The Oracle

Opinion: LPS and the Minute of Totality

Two+East+high+senior+watch+in+awe+at+the+start+of+the+eclipse+on+Monday+August+21.+All+LPS+schools+took+a+break+to+watch+the+memorable+event.%0APhoto+by+Nick+Rippe
Two East high senior watch in awe at the start of the eclipse on Monday August 21. All LPS schools took a break to watch the memorable event.
Photo by Nick Rippe

Two East high senior watch in awe at the start of the eclipse on Monday August 21. All LPS schools took a break to watch the memorable event. Photo by Nick Rippe

Two East high senior watch in awe at the start of the eclipse on Monday August 21. All LPS schools took a break to watch the memorable event. Photo by Nick Rippe

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August 21 marked the day of the solar eclipse.  For some, this could honestly be a once in a lifetime opportunity.  LPS got in on the phenomenon, having students all across the district witness the space-tastic event.  

Yet, the question comes down to, was the event handled in the right manner?  

Days before the eclipse had occurred, LPS had teachers prep students for the disappearance of our sun.  At East High, the prep encouraged a swell of excitement for the day, so when August 21 arrived, the hype was up.  

While the hype was up, the day dragged.  The partial eclipse had officially started around 11, 12 o’clock; in which students did not have the opportunity to see the moon and sun start their little dance.  Instead, students were kept on hold up until around fifteen to ten minutes before totality.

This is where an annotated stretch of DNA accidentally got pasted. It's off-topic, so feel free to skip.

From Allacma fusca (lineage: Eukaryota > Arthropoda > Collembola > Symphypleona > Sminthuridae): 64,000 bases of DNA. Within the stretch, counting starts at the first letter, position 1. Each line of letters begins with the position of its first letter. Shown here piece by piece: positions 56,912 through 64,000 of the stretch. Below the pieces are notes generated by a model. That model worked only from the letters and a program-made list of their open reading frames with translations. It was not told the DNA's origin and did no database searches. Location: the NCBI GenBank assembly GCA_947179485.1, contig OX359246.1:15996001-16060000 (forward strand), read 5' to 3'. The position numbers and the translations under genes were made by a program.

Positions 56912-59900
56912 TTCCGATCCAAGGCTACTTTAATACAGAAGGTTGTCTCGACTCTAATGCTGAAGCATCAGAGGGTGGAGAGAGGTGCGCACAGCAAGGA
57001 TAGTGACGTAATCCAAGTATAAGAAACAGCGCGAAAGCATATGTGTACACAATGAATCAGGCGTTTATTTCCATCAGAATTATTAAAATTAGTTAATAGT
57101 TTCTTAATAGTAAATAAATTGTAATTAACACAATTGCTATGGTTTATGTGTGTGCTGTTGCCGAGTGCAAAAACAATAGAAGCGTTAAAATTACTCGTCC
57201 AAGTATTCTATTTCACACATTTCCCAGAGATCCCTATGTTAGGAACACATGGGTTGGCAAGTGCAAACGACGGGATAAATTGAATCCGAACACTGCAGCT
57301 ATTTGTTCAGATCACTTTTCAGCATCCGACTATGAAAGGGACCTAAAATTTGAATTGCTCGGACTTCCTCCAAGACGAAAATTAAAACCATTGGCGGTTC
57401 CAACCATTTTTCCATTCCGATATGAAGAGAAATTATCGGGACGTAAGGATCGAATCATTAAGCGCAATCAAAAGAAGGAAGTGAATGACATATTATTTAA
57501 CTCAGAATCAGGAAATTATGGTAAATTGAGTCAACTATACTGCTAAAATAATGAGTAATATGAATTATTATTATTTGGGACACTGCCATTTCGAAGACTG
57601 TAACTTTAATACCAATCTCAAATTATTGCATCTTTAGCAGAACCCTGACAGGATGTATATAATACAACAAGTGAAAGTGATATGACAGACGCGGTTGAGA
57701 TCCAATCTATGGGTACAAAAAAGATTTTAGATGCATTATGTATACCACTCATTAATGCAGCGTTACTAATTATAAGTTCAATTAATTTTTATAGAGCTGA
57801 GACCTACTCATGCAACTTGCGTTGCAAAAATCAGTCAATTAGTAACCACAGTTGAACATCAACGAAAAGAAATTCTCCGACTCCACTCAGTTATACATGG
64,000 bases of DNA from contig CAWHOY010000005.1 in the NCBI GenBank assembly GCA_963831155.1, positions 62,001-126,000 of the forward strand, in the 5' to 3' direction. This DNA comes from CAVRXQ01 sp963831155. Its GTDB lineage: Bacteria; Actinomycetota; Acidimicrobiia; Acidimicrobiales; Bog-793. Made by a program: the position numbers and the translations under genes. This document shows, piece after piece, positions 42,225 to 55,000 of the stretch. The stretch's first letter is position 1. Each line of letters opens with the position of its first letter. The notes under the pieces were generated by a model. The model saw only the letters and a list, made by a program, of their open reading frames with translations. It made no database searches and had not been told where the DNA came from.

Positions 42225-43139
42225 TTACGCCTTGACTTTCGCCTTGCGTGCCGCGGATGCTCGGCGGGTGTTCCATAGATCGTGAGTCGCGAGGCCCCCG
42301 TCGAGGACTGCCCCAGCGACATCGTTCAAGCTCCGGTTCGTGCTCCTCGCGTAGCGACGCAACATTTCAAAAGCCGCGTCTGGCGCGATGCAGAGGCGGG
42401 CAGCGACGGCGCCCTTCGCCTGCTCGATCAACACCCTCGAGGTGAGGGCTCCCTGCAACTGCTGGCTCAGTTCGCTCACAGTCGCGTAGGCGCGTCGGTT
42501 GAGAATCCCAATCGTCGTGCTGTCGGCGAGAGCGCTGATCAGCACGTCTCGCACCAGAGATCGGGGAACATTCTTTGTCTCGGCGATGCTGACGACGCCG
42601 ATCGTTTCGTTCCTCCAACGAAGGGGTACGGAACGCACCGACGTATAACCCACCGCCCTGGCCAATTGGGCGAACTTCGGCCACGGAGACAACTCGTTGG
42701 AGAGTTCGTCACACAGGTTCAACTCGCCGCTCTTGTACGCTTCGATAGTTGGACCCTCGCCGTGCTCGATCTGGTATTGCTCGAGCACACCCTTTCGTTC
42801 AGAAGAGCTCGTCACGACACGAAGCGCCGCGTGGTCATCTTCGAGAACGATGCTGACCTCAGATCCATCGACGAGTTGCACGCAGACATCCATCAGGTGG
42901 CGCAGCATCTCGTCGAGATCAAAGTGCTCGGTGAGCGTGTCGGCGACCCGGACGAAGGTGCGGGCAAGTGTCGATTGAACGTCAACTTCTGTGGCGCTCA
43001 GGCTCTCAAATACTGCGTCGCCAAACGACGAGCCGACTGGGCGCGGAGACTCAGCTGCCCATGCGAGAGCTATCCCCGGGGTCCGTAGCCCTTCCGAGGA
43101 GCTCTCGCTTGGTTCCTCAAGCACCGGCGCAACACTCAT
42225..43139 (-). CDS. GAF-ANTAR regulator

The real problem with all of this is that all of the hype that was made for the minute of totality and the few seconds of seeing the diamond ring appear on the opposite side of the moon.   

After the diamond ring appeared, students were hauled off back to the sixth period class to continue business as normal.  

Was this truly enough time for this monumental event?  Is 20 minutes proportional to an almost three to four hour event?

No, it really isn’t.  The science phenomena is not only the totality, it’s the entire process of the moon coming in front of the sun.  From partial eclipse, to total and back to partial.  Students only had a chance to grasp the significance of one third of the eclipse, missing out on the other two.  

LPS did an overall great job at engaging students and picking up hype– although carried out in an anticlimactic manner– dropped the ball on a chance that would have allowed students to learn from the forces that pull this Earth together.

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Opinion: LPS and the Minute of Totality